The American Cancer Society Cancer Resource Network is the Society’s network of services available to assist persons affected by cancer, especially newly diagnosed patients and their caregivers. The network of services includes providing high-quality, timely, understandable information to support decision-making. It also includes connecting patients and their caregivers with services and programs that are provided directly from the Society, as well as providing referrals to external resources that will help meet their needs.
www.cancer.org and 1-800-227-2345
Information and resources can be found online or trained Cancer Information Specialists are available 24 hours a day, 7 days a week to provide timely cancer information and community resources to individuals who call the Society’s toll-free information line at 1-800-ACS-2345.
Learn what to expect and how to plan
Understand treatment options
Find help with insurance concerns, including Medicare and Medicaid
Find financial resources that may be available
Find local support groups, transportation help, and available lodging for treatment facilities far from home
Find a clinical trial
Locate a hospital
Learn about other programs that we offer that might be helpful
Find American Cancer Society books and publications about cancer topics
The American Cancer Society Patient Navigator Program focuses on the placement of trained American Cancer Society staff in strategically selected health care facilities that service large, medically underserved cancer populations. Services included in the American Cancer Society Patient Navigator Program include:
Provide cancer information to patients, caregivers and families
Provide guidance for persons with concrete needs
Facilitate a link to American Cancer Society programs and services
Facilitate a link to local, state, and national resources
Facilitate assistance for those with cultural or language barriers by directing to appropriate resources
DAY TO DAY HELP
We may have transportation services or be able to find someone in the community to provide help with a ride to cancer-related medical appointments. Road to Recovery drivers are volunteers who donate their time and the use of their personal vehicles to get patients to and from medical appointments.
The American Cancer Society provides resources for free or low-cost lodging when someone needs treatment far from home. American Cancer Society Hope Lodges provide a temporary home for patients receiving active treatment.
Help with Financial and Insurance Questions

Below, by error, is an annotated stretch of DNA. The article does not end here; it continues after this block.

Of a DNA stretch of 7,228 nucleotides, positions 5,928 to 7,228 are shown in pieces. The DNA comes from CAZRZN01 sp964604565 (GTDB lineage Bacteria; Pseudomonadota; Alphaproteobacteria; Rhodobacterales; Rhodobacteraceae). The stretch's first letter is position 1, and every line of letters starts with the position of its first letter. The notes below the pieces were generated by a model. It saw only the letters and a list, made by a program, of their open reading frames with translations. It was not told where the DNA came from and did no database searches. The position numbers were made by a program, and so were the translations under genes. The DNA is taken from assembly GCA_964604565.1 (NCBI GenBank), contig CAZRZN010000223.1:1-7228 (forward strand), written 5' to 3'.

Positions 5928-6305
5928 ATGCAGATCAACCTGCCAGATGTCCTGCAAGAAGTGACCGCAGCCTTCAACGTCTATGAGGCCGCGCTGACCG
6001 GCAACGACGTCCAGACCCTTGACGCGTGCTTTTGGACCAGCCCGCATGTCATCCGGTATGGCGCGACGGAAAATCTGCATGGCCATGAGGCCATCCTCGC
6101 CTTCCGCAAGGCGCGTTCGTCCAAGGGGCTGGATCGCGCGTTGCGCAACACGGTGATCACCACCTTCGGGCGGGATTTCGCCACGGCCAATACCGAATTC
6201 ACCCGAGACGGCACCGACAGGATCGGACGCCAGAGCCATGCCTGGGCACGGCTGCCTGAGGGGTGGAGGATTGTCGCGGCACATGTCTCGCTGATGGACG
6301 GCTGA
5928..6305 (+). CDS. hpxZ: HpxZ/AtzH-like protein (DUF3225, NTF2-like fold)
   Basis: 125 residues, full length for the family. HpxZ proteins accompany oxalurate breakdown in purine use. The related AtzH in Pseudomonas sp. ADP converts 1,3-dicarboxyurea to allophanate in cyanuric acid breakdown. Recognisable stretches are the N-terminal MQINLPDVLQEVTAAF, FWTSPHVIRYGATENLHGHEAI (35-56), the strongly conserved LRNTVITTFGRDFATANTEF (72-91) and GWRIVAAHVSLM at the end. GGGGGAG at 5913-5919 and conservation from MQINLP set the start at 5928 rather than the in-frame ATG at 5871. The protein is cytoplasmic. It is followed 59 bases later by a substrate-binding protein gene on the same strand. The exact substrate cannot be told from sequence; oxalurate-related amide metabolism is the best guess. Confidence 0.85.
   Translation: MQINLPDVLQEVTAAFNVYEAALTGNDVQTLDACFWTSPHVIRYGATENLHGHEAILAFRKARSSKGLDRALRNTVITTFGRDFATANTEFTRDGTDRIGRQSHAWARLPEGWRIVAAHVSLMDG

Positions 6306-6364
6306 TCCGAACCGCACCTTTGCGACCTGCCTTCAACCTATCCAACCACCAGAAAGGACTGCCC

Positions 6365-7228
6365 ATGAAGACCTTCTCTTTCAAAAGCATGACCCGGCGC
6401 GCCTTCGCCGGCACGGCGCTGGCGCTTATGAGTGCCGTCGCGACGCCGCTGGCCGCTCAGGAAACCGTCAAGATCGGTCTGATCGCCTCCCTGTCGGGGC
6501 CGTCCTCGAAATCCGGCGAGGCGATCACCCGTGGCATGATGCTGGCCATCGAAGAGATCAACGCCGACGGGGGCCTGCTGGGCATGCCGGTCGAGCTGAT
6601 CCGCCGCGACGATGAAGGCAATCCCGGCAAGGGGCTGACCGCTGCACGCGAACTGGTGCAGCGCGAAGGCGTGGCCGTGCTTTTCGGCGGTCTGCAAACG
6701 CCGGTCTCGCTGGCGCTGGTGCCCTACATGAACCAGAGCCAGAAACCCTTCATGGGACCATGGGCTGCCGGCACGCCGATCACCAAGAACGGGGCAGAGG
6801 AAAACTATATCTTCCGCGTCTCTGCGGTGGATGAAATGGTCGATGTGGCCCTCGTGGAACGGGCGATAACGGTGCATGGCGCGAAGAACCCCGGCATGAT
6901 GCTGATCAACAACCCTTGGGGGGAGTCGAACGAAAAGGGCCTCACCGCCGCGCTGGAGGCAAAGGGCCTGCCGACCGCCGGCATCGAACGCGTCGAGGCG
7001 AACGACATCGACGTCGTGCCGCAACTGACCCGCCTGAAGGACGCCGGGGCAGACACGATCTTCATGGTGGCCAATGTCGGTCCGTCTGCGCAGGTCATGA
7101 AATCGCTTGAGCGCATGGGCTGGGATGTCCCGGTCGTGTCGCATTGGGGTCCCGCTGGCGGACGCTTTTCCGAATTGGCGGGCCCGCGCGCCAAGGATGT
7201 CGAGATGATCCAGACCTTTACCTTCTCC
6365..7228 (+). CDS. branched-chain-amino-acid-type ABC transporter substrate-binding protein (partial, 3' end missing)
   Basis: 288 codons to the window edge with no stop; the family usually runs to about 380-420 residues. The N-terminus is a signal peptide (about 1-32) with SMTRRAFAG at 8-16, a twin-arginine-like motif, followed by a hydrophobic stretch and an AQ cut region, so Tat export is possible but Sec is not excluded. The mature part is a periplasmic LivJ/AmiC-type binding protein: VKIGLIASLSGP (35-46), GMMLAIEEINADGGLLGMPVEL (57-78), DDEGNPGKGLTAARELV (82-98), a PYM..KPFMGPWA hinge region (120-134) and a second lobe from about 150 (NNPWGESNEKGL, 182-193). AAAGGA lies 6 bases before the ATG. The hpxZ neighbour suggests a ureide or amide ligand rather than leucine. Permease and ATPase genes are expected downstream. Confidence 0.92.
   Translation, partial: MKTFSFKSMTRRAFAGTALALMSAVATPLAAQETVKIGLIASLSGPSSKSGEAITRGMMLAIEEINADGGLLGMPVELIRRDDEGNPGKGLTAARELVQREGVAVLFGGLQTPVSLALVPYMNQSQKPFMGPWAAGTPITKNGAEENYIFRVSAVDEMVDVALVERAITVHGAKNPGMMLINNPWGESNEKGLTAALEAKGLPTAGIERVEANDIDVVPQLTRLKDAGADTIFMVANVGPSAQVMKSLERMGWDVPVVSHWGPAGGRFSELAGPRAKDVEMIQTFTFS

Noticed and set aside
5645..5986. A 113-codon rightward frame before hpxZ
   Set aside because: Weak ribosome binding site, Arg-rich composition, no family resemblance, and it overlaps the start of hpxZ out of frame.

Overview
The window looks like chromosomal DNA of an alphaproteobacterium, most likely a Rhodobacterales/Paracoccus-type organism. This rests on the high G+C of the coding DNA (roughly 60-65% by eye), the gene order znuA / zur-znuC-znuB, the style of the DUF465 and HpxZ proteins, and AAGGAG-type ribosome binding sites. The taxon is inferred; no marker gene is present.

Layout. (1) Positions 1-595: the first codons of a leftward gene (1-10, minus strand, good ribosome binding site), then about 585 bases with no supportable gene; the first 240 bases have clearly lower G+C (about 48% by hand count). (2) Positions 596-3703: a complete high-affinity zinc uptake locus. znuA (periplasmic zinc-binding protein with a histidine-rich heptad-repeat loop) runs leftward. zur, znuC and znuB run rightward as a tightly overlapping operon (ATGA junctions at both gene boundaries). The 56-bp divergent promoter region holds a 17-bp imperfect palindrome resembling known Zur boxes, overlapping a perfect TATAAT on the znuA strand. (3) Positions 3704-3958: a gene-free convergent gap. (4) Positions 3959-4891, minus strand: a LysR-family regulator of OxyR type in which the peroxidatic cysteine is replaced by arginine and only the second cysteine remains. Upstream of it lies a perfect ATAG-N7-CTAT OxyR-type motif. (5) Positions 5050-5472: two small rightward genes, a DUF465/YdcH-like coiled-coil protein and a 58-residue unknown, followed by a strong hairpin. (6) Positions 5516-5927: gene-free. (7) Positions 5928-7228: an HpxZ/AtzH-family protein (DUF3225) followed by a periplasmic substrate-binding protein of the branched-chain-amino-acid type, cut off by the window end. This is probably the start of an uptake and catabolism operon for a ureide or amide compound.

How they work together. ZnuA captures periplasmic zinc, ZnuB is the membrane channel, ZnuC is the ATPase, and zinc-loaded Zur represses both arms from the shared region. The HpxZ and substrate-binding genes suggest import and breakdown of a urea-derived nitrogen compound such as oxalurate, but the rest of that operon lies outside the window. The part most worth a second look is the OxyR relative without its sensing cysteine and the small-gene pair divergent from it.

People with cancer often have concerns about how they will pay for their treatment and what legal protections they have. We can help with understanding these issues and finding resources. We can help find public and private programs that help people pay for their prescription costs, for example. Help to pay for Durable Medical Equipment is available through our At Home Program. The American Cancer Society also has gift items e.g. wigs, hats, turbans, breast prostheses and bras available free of charge. Youth scholarships are offered for the college-bound.
An on-line community for patients, survivors, and caregivers was created by and for cancer survivors and caregivers as a creative means to connect with others who have been touched by cancer, share similar experiences and foster the renewal of spirit and personal growth. The Cancer Survivors Network can be found at www.acscsn.org.
Needed information and support is available to all those facing breast cancer through connections with trained American Cancer Society Reach to Recovery volunteers who are breast cancer survivors.
Look Good…Feel Better sessions are workshops where women with cancer learn beauty techniques to restore not only their appearance, but also their self-esteem. This program is a partnership between the American Cancer Society, the National Cosmetology Association, and the Cosmetic, Toiletry, and Fragrance Association.
American Cancer Society’s Man to Man is program that offers community-based group education, discussion, and support for those facing prostate cancer.
Summer camps provide children with cancer and their families a support system of peers who understand their experiences. While children participate in hands-on activities to develop creativity, physical endurance, mental challenges, and team building, adults gain mutual support and understanding of childhood cancer family issues through support groups led by professionals.
Learn more about your cancer and how to manage some of the challenges by attending I Can Cope, a series of educational classes given by doctors and other healthcare professionals to provide information, encouragement, and practical tips on how to deal with cancer treatment. I Can Cope modules are also available online at www.cancer.org/icancope.